ElectricityThe cheapest regional price at the moment for electricity is 9.55 p/kWh.* The map below shows the regional maximum prices you should be paying for electricity.* If you’re paying more than this then we could save you a substantial amount of money.Please note: Pricing information for Northern Ireland is not included as its operation on a separate transmission and distribution network prevents direct comparison to mainland UK prices using a single network.*All pricing correct as at 1st December 2015. Based on taking a one year contract, with a consumption of 43,247 kWh and an above average credit score. To calculate this we’ve taken a profile 3 electricity meter which uses most of its energy in the day with some early morning and early evening usage but little during the night so that we can remove any other variables and focus on the impact of the regions. North Wales customers are covered by the pricing indicators for North West England.
GasThe cheapest price at the moment across England, Scotland and Wales for gas is 2.58 p/kWh.* The map below shows the regional maximum prices you should be paying for gas.* If you’re paying more than this then we could save you a substantial amount of money.
|Most Expensive||1||North Wales||11.73||London||3.20|
|2||North Scotland||11.46||West Midlands||3.19|
|3||South Wales||11.13||North West England||3.19|
|4||North West England||11.05||South West England||3.16|
|5||South West England||11.04||North East England||3.15|
|6||North East England||11.01||South Wales||3.15|
|Mid Range||7||Yorkshire||10.64||North Wales||3.15|
|8||West Midlands||10.38||Southern England||3.14|
|10||South Scotland||10.15||South East England||3.11|
|11||East Midlands||10.14||Eastern England||3.07|
|12||South East England||10.05||South Scotland||3.07|
|Cheapest||14||Eastern England||9.93||East Midlands||3.05|
Why do prices differ by region?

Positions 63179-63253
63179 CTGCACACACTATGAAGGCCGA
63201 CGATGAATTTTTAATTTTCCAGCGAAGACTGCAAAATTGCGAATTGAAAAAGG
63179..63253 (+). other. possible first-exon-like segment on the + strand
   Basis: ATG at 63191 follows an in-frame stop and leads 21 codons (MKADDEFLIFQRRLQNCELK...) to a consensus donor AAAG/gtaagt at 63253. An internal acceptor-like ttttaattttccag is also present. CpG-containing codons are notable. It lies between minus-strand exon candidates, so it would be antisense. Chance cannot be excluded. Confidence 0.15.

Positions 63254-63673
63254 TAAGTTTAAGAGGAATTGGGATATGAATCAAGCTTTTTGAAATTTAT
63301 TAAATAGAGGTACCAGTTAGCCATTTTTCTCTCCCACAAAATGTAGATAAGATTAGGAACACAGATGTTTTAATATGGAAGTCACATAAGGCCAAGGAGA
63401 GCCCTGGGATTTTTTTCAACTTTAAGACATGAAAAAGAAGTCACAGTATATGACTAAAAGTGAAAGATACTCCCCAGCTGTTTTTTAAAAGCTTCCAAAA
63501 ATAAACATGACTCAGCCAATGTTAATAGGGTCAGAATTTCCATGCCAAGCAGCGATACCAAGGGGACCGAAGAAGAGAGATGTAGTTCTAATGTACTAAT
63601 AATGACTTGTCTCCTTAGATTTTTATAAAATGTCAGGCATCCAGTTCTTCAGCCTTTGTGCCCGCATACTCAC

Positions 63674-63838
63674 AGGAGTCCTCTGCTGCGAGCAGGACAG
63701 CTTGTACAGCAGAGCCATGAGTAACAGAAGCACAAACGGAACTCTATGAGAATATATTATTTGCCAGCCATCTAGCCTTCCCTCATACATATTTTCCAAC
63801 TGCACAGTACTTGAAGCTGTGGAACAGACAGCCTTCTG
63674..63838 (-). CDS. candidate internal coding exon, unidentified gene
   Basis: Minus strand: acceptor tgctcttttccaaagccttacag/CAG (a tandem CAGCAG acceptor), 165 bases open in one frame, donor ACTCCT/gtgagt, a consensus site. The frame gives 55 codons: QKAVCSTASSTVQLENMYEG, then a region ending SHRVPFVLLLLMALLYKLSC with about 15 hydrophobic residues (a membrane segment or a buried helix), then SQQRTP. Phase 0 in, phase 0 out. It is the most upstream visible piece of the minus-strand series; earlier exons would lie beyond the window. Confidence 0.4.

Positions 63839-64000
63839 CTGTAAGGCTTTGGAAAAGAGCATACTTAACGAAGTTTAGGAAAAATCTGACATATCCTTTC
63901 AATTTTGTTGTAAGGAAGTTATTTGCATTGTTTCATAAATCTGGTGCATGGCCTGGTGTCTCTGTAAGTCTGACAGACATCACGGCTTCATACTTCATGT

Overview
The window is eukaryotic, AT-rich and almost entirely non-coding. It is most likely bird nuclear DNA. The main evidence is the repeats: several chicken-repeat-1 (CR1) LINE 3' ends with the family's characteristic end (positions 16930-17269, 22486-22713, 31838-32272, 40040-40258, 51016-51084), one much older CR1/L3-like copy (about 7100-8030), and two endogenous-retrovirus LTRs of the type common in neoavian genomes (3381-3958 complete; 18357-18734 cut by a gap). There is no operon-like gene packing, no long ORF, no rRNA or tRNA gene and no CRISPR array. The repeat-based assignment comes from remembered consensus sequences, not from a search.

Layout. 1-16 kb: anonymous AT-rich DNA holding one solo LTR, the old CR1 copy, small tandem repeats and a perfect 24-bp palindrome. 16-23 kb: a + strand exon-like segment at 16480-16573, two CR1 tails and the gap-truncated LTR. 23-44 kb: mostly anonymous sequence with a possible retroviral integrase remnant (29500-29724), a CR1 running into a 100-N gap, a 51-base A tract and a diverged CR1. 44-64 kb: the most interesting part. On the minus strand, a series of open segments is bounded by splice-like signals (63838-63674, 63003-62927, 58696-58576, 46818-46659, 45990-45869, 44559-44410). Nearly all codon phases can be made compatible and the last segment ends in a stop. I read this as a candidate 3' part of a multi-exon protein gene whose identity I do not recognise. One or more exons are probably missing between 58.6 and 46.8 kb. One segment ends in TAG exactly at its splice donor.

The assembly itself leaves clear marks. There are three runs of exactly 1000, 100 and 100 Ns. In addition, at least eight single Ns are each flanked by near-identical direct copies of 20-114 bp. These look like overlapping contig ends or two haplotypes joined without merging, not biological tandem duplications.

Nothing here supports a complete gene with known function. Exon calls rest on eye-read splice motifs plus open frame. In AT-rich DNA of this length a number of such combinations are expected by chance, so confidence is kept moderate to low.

Wholesale costs are the single largest element of your gas and electricity price but did you know that that cost is driven by your suppliers’ commercial deals for the energy they supply rather than anything unique to your region?
Why then do prices differ by region if the ‘cost’ of the energy is the same. The answer is because of the distribution of the energy from its source (the power plant or gas production facility) to its destination. In essence the further it has to travel the more it will cost.
Also some regions suffer more losses (energy escaping from the wires and pipes) than others as older equipment fares less well than new. Unfortunately if you are based in a region with poor losses then again your price will be proportionately higher.
Finally some regions are subsidised such as Northern Scotland by others (England, Wales and South Scotland) which adds to bills further south whilst keeping costs down in the north of Scotland, this is because of the additional cost of transporting energy into the wilds, highlands and islands of remote Scotland.
Another major impact on the cost of your energy is when you use it, that is why business energy deals are bespoke to each business (unlike in the domestic market when behaviour is both uniform and predictable). Because of this bespoke nature it is difficult to compare regions like for like unless you have a standard set of assumptions driving the comparison.
That is therefore what we have done. Taking a standard customer assumption across the regions of the UK we can create a genuine regional price comparison and tell you the absolute maximum price you should be paying.